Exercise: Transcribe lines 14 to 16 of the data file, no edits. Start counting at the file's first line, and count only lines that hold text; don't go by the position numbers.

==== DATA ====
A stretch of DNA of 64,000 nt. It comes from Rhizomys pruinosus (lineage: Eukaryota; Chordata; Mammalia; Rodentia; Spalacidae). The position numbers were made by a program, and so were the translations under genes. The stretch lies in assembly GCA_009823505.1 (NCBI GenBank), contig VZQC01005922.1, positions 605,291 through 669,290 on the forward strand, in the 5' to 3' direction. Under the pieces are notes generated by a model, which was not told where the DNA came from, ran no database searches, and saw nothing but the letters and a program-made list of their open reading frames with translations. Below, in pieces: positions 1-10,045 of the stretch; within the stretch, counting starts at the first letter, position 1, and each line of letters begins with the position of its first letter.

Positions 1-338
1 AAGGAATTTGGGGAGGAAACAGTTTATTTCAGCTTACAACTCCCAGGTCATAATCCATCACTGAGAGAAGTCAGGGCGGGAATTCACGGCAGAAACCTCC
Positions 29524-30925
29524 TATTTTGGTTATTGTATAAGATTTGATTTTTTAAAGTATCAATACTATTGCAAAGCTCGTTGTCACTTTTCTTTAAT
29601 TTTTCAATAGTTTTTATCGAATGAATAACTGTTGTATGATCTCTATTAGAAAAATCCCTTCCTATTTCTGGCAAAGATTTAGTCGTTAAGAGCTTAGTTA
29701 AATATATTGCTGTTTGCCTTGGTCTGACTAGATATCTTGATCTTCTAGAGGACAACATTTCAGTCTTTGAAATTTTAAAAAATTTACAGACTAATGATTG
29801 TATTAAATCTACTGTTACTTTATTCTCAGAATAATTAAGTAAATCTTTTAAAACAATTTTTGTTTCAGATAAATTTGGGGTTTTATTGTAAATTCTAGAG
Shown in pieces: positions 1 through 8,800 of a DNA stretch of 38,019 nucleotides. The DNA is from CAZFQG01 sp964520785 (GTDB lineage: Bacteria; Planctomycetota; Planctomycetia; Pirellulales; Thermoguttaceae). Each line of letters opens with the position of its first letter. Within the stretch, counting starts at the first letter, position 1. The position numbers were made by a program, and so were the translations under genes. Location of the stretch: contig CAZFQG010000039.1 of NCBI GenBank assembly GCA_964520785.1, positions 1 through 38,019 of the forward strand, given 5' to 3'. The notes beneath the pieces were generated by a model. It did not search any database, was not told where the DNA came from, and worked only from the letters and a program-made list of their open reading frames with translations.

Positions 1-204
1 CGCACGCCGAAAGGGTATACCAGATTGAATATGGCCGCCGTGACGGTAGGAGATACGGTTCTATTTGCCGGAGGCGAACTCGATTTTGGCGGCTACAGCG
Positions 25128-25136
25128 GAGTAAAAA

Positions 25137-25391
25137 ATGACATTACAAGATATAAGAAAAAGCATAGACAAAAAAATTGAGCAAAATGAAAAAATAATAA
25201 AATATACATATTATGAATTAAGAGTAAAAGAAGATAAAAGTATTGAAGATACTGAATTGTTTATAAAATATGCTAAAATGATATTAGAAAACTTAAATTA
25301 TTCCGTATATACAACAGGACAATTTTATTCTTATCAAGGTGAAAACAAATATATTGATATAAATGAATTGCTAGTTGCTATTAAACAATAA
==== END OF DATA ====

Positions 25137-25391
25137 ATGACATTACAAGATATAAGAAAAAGCATAGACAAAAAAATTGAGCAAAATGAAAAAATAATAA
25201 AATATACATATTATGAATTAAGAGTAAAAGAAGATAAAAGTATTGAAGATACTGAATTGTTTATAAAATATGCTAAAATGATATTAGAAAACTTAAATTA